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FBI Interviews Boston Area Chechens About Bombing Suspects

FBI Interviews Boston Area Chechens About Bombing Suspects
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FBI Interviews Boston Area Chechens About Bombing Suspects

As part of its investigation into the Boston Marathon bombings, the FBI has interviewed a number of Chechens in the area who might have known the Tsarnaev brothers, the accused perpetrators who grew up in the United States after their family immigrated a decade ago.

At a picnic with friends, Maryam Baieva and her brother Islam talked about coming to the Boston area as refugees from their native Chechnya more than a decade ago.

They are about the same age as Dzhokhar Tsarnaev, who along with his older brother Tamerlan, is accused of the terrorist bombings at the Boston Marathon that killed three people and wounded more than 250 others.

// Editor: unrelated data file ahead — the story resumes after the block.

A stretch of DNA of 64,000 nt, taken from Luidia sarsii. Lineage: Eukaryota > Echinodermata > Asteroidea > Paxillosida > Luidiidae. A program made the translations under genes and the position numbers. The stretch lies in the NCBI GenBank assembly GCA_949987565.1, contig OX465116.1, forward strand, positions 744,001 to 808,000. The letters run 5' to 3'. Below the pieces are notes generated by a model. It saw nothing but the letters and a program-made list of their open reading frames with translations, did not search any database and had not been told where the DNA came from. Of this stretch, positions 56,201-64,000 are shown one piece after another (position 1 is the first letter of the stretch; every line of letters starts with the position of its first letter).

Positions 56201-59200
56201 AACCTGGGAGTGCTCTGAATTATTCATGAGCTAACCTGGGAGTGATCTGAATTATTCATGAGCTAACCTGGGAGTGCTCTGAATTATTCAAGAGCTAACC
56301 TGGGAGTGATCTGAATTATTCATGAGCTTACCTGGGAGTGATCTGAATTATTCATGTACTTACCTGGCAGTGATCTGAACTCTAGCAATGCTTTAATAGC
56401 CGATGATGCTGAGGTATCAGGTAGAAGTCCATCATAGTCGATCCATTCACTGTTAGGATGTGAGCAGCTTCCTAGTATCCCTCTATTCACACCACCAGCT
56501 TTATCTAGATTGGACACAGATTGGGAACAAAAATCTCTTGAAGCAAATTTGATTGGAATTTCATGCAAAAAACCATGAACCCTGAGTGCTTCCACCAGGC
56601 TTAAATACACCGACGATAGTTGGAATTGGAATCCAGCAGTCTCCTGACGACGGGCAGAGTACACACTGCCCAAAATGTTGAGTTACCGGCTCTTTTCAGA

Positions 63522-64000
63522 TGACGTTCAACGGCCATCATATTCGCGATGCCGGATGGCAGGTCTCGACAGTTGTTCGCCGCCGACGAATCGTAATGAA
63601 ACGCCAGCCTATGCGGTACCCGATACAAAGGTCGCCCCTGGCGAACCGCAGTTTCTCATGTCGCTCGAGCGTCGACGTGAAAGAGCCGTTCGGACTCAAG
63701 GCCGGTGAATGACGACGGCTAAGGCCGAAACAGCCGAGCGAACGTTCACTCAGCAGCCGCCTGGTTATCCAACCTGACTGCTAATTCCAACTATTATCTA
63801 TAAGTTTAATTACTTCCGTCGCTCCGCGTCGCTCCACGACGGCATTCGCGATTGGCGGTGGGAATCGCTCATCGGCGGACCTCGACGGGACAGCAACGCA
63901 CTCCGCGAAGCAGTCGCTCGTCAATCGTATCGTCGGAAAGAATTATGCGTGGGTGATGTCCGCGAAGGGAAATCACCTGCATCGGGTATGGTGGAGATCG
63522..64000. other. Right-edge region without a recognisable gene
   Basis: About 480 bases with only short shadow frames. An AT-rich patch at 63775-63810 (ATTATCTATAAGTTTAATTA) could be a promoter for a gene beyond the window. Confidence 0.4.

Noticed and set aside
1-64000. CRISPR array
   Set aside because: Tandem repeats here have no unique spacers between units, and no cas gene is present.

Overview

Both Maryam and Islam were interviewed by the FBI, but Maryam says she only knew Dzhokhar for a brief time back when she was in second grade.

“He was a normal kid. He is a very smart kid. He would help me with my math homework all the time and he would tease me about me not knowing my math correctly, but he is a smart kid," she said.

Islam Baiev says he did not know the brothers at all and was stunned to learn that fellow Chechens stand accused of committing such horrific violence.

“My first initial reaction was, 'Please do not be a Muslim. And not only was it a Muslim, it was a Chechen, so I was really shocked and [it] disappointed me. I felt a little embarrassed," he said.

Maryam speculated that because the Tsarnaev brothers never lived in Chechnya during the war, as her family had, they likely did not appreciate the safety and support they received in America.

“In Chechnya thousands and thousands of people have gotten killed. We've seen buildings exploding. We have seen a lot of destruction. But the kid that has never stepped a foot there, never seen that, I do not know what he was thinking. Me and my brother, we feel very lucky to be in America, to be away from that," she said.

Since moving to the Boston area, Maryam and Islam say they have been embraced by the community and grateful for the opportunity to live normal lives.